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Arrest 8: maximizing cardiopulmonary resuscitation (CPR) during the use of the automatic external defibrillator
ISRCTN ISRCTN72257677
DOI 10.1186/ISRCTN72257677
ClinicalTrials.gov identifier
EudraCT number
Public title Arrest 8: maximizing cardiopulmonary resuscitation (CPR) during the use of the automatic external defibrillator
Scientific title
Acronym N/A
Serial number at source NTR652
Study hypothesis 1. There is a significant increase in the time spent on chest compressions and rescue breathing using new designed voice-prompts
2. There is, similar to animal studies, a positive trade-off in immediate survival from these changes

On 28/05/2014 the anticipated end date was changed from 01/06/2009 to 31/01/2014.
Lay summary Background and study aims
Cardio-pulmonary resuscitation (CPR) is a first aid technique that can be used if someone’s heart has stopped (cardiac arrest). Chest compressions and rescue breathing by lay rescuers and professionals are essential components in saving a victim's life, besides other measures such as defibrillation with an Automated External Defibrillator (AED), a machine that delivers an electric shock to the heart when someone is having a cardiac arrest. Interruptions of chest compressions should be avoided as much as possible. We found in earlier studies that AEDs cause interruptions because they prompt the rescuer what to do with an electronic voice. Among the voice instructions are several moments of stopping chest compressions for heart rhythm analysis and checking the pulse. Analysis of cases revealed that such prompts may not be needed for good CPR. We designed a different set of voice prompts for AEDs that could reduce the hands-off time during CPR and possibly improve outcome.

Who can participate?
All patients in out-of-hospital cardiac arrest in the study area, to whom an AED is applied.

What does the study involve?
The cases will be randomly allocated into two groups. For half of the cases the AED will ‘speak’ the voice prompts as used before, and in the other half of the cases the voice prompts will be of the new kind with less hands-off time. A rescuer employing an AED just follows the voice prompts and that does not change. Only the order of voice prompts is different and some commands are removed.

What are the possible benefits and risks of participating?
The benefit could be more success in bringing back the patient’s pulse and regaining consciousness. Ultimately it should result in more patients admitted alive to the hospital and after that more patients being discharged alive. There are no particular risks to the new procedure compared to the old procedure.

Where is the study run from?
Academic Medical Center (AMC) (Netherlands).

When is the study starting and how long is it expected to run for?
The study ran from June 2006 to January 2014.

Who is funding the study?
Medtronic BV (Netherlands).

Who is the main contact?
Dr Rudolph Koster
r.w.koster@amc.nl
Ethics approval AMC Medical Ethics Committee (Medisch Ethische Commissie AMC), 15/12/2005, MEC 05/195 #05.17.1602
Study design Randomized controlled trial
Countries of recruitment Netherlands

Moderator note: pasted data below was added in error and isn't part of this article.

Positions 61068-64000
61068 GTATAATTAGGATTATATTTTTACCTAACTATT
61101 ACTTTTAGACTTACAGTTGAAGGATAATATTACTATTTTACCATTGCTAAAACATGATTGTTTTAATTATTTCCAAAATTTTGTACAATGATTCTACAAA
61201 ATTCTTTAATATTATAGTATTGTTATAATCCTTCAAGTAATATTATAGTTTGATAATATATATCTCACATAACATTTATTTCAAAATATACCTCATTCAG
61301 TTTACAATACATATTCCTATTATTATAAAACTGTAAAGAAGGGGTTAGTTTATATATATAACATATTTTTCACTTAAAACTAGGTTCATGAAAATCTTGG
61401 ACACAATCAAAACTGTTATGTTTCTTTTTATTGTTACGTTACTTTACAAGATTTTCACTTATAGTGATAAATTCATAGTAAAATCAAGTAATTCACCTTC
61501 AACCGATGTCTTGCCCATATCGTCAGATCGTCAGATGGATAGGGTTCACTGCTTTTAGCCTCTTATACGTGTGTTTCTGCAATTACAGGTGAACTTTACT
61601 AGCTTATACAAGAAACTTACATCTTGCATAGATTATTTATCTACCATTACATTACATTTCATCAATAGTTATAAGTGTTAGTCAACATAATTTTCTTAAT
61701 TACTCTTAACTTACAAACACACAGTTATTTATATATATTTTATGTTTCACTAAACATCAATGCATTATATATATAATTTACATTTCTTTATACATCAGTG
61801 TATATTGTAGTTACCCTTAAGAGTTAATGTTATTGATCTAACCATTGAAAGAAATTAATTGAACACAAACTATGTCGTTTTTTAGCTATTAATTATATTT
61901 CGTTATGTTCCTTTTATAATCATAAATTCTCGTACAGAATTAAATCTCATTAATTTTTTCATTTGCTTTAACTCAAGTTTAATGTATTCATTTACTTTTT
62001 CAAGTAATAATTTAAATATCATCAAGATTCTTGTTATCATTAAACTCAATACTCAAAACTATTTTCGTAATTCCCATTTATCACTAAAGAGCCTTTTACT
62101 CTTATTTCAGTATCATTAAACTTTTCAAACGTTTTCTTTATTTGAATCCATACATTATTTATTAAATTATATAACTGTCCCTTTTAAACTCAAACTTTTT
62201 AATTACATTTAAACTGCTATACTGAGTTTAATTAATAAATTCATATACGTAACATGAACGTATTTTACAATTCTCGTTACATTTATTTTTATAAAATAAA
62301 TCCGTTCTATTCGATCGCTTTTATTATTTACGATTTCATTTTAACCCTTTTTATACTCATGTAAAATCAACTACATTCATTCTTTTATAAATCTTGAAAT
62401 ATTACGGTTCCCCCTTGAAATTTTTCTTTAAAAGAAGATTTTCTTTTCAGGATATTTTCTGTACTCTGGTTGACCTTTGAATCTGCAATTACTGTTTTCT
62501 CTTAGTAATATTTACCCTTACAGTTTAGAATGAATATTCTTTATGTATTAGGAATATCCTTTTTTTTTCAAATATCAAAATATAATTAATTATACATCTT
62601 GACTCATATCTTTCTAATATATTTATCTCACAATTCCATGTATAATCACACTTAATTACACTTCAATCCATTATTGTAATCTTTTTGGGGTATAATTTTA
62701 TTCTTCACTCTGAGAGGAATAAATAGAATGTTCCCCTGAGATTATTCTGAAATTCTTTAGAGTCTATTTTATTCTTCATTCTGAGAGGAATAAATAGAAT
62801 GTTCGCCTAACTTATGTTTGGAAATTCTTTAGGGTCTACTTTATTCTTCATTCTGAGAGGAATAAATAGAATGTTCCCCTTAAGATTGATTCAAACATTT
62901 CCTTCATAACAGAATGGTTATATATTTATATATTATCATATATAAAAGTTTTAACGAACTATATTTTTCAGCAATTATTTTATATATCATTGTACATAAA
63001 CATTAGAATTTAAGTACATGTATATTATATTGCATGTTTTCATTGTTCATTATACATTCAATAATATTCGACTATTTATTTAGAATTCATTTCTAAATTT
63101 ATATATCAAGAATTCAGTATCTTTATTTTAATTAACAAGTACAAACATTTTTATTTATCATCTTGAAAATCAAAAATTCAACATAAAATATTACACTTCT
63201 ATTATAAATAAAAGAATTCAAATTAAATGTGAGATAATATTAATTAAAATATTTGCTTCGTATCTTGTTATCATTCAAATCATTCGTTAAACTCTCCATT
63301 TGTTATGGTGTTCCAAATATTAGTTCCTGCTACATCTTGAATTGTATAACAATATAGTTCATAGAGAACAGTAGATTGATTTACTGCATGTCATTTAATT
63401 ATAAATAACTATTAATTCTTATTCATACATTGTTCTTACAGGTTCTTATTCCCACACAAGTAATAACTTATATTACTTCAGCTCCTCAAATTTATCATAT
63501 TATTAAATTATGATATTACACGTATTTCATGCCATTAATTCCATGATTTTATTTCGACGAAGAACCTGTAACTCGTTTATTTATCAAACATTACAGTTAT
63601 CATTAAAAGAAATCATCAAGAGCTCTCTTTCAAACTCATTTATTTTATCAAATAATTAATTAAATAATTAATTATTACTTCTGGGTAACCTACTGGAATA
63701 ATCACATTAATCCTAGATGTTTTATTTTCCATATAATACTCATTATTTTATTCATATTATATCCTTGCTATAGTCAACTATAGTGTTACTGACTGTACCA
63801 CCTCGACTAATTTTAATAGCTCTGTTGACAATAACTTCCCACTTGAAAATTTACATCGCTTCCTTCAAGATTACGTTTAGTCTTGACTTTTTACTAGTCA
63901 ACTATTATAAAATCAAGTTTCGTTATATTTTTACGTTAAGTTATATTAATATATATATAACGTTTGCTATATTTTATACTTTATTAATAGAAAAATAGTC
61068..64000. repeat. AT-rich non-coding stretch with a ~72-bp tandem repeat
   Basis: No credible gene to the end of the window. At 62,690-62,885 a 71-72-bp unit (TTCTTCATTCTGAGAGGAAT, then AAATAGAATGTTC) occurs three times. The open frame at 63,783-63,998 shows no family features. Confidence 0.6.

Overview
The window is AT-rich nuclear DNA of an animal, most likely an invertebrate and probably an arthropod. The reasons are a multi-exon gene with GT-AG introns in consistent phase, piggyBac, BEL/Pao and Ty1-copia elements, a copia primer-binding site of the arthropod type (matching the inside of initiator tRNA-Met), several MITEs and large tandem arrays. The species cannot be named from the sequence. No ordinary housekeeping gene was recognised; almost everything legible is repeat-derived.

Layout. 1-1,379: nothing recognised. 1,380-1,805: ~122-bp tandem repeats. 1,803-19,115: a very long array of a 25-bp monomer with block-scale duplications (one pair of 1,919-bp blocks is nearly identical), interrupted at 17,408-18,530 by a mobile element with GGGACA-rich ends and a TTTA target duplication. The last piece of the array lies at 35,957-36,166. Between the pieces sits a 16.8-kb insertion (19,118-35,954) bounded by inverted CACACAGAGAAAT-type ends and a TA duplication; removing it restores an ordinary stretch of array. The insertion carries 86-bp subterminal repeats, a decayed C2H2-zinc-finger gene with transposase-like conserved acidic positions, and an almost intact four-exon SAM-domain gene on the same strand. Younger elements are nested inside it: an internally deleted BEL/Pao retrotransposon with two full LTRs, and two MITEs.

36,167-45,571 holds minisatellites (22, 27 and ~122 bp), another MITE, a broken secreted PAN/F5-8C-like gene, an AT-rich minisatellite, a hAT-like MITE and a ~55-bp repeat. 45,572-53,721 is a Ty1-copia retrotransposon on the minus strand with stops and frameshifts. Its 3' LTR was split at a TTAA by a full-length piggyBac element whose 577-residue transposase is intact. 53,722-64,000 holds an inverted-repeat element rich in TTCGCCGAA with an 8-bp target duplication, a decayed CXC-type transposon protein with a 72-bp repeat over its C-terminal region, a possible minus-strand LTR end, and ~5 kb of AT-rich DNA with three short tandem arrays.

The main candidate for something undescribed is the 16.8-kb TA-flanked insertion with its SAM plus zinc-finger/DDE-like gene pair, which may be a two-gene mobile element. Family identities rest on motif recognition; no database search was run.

Disease/condition/study domain Out-of-hospital cardiac arrest (OHCA)
Participants - inclusion criteria All patients in out-of-hospital cardiac arrest (OHCA) in the study area, to whom a study automatic external defibrillator (AED) is applied, are included from the study
Participants - exclusion criteria 1. Resuscitations because of trauma
2. Persons below the age of 8
3. Ambulance already present when circulatory arrest occurs
Anticipated start date 01/06/2006
Anticipated end date 31/01/2014
Status of trial Completed
Patient information material Not available in web format, please use the contact details below to request a patient information sheet
Target number of participants 392
Interventions Altering the voice prompts of the AED in such a way that more CPR can be given during resuscitation. Setting of AED regular voice prompts versus new voice prompts cannot be identified before patient is connected to the AED. After that randomization is unblinded as the next voice prompts are different.
Primary outcome measure(s) Admission alive in the hospital in intensive care unit (ICU) or critical care unit (CCU) or at intervention procedure, after restoration of spontaneous circulation (ROSC).
Secondary outcome measure(s) 1. The increase of total time spent on chest compressions and rescue breathing, expressed as a percentage of total connection time of the AED before return of spontaneous circulation (ROSC)
2. Amount of chest compressions given during the AED connection time before ROSC
3. Moment of the return of organized rhythm (ROOR), in this case, ROOR during AED use
4. Rate of recurrence of VF
5. Discharged alive from the hospital
6. Overall performance categories/cerebral performance categories (OPC/CPC) score on discharge from the hospital
Sources of funding Medtronic BV (Netherlands)
Trial website
Publications 2010 results in: http://www.ncbi.nlm.nih.gov/pubmed/20042768
Contact name Dr  Rudolph  Koster
  Address Academic Medical Center (AMC)
Department of Cardiology
Meibergdreef 9
  City/town Amsterdam
  Zip/Postcode 1105 AZ
  Country Netherlands
  Tel +31 (0)20 566 2608
  Fax +31 (0)20 566 9131
  Email r.w.koster@amc.nl
Sponsor Academic Medical Center (AMC) (Netherlands)
  Address P.O. Box 22660
  City/town Amsterdam
  Zip/Postcode 1100 DD
  Country Netherlands
  Sponsor website: http://www.amc.nl/?pid=2581
Date applied 07/06/2006
Last edited 03/06/2014
Date ISRCTN assigned 07/06/2006
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